Canon EOS 70D For Dummies
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The first picture-taking setting to consider on your Canon EOS 70D is the exposure mode, which you select via the Mode dial, shown in the figure below. Remember that before you can rotate the dial, you must press and hold the lock button in the center of the dial.

Your exposure mode choice determines how much control you have over two critical exposure settings — aperture and shutter speed — as well as many other options, including those related to color, autofocusing, and flash photography.

Settings on the Mode dial determine the exposure mode.
Settings on the Mode dial determine the exposure mode.

Canon categorizes the exposure modes as follows:

  • Basic Zone: The Basic Zone category includes the following point-and-shoot modes, represented on the Mode dial with the icons shown in the margins:

    • Scene Intelligent Auto: The most basic mode; the camera analyzes the scene and then handles everything but framing and focusing.

    • Flash Off: Just like Scene Intelligent Auto except that flash is disabled.

    • Creative Auto: Like Scene Intelligent Auto on steroids, this mode takes control of most settings but gives you an easy way to tweak some picture qualities, such as how much the background blurs.

    • Scene modes: You also get seven fully automatic modes geared to capturing specific types of scenes:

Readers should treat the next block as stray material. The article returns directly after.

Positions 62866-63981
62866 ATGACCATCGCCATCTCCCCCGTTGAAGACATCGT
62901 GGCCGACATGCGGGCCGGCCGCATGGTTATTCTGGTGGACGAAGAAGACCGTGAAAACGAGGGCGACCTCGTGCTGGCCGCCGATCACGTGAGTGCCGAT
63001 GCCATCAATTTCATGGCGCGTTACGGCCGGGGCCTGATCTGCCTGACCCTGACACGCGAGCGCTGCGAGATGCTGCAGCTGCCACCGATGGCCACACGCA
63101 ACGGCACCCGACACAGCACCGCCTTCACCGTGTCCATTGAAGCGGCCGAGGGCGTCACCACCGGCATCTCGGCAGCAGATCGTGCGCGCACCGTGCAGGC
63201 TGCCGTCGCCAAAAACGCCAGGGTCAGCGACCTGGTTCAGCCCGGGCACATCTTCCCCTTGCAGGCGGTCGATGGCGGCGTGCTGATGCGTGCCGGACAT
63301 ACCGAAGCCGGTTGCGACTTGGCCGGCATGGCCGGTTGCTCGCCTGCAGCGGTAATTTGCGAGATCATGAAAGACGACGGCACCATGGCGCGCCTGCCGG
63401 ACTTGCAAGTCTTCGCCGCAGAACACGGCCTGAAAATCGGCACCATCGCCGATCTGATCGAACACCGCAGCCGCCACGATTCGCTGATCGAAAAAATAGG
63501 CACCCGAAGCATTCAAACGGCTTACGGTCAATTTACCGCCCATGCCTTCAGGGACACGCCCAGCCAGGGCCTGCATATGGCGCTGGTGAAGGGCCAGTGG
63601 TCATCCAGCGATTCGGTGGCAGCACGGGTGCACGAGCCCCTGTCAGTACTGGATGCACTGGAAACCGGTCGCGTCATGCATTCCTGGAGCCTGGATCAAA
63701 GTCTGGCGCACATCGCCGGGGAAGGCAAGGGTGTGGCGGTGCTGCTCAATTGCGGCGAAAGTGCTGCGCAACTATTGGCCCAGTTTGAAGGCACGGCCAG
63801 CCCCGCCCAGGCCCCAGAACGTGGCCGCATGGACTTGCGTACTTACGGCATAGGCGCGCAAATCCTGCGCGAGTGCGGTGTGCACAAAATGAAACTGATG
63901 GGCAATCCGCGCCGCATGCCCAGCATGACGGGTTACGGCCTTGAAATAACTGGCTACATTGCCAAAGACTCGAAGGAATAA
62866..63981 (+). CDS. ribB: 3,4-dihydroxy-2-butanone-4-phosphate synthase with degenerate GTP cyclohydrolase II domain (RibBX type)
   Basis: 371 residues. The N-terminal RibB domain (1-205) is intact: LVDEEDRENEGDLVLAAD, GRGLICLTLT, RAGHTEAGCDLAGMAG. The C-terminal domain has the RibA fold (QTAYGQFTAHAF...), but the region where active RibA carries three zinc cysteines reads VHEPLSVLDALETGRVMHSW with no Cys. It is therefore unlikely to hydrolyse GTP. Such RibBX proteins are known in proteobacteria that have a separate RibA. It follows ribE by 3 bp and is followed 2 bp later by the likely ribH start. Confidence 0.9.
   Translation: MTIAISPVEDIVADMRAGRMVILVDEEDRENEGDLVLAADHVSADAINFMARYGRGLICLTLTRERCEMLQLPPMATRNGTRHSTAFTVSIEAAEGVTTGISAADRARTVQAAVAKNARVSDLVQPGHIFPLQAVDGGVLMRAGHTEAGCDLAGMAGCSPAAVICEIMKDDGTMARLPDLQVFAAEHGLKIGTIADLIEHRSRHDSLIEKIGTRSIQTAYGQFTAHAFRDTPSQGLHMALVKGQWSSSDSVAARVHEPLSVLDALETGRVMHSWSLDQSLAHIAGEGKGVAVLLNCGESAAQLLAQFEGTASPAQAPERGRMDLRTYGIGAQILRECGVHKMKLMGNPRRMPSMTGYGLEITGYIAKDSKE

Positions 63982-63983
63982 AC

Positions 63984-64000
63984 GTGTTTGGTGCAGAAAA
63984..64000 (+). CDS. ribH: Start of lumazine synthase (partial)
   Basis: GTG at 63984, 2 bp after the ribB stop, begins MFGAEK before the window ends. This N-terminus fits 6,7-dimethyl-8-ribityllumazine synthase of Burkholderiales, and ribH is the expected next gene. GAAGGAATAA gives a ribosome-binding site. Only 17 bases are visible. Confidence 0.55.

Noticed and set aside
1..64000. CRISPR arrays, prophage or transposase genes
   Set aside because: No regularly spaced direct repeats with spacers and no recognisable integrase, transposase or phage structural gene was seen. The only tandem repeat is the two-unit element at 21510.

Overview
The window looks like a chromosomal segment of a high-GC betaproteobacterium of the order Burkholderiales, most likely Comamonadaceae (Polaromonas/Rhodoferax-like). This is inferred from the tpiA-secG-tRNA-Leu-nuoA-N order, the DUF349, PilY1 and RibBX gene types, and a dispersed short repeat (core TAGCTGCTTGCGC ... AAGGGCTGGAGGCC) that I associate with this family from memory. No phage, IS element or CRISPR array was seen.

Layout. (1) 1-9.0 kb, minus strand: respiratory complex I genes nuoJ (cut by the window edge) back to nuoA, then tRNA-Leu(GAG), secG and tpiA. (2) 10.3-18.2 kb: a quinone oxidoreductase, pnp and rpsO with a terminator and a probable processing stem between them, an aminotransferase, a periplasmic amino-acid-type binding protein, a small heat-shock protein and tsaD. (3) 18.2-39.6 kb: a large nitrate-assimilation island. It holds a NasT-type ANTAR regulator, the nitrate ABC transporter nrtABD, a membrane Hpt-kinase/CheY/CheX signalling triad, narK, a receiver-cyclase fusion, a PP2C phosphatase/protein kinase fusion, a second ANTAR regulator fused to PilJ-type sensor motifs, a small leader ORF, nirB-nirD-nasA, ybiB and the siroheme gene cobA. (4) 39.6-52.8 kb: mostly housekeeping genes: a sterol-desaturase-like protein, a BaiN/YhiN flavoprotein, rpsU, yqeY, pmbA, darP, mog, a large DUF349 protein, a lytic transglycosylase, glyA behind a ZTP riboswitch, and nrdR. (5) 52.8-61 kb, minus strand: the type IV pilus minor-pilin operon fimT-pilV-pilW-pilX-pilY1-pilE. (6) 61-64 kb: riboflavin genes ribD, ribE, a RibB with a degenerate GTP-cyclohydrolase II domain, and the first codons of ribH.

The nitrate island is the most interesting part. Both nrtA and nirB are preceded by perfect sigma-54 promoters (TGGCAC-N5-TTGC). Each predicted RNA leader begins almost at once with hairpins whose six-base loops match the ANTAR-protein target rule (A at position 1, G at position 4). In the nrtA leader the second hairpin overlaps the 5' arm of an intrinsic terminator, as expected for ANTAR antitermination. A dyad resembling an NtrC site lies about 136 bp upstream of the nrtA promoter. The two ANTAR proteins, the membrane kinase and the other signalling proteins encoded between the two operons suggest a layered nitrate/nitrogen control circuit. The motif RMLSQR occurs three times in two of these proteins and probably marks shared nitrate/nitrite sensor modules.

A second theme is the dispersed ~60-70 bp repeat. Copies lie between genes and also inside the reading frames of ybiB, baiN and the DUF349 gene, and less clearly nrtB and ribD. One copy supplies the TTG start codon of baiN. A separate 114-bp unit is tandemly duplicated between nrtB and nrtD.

Portrait, for taking traditional portraits.

      Landscape, for capturing scenic vistas.

      Close-up, for shooting subjects at close range.

      Sports, for capturing moving subjects.

      Night Portrait, for outdoor photographs of people at night.

      Handheld Night Scene, for taking pictures in dim lighting without a tripod.

      HDR Backlight Control, for getting better results with high contrast scenes, such as a dark subject set against a bright background. (The HDR stands for high dynamic range; dynamic range refers to the range of brightness values in an image.)

      After setting the Mode dial to SCN, choose the specific scene type via the Quick Control screen, as shown in the following figure.


    To remain easy to use, all these modes prevent you from taking advantage of advanced exposure, color, and autofocusing features. You can adjust options, but the camera controls most everything else.

  • Creative Zone: When you're ready to take full control over the camera, step up to one of the Creative Zone modes. This category includes the advanced exposure modes (P, Tv, Av, and M). In addition, this zone offers B mode, which stands for bulb. With a bulb exposure, the shutter stays open as long as you keep the shutter button pressed; this option is handy for shooting fireworks and other special subjects where you want to control exposure time "on the fly" rather than dialing in a specific shutter speed between shots. This zone also offers C mode, which is a custom mode you can create using your own favorite settings.

About This Article

This article is from the book:

About the book author:

Julie Adair King has been covering digital cameras and photography for over a decade. Along with the perennially popular Digital Photography For Dummies, she has written For Dummies guides on a wide variety of Canon and Nikon dSLR cameras. She also teaches at the Palm Beach Photographic Centre.

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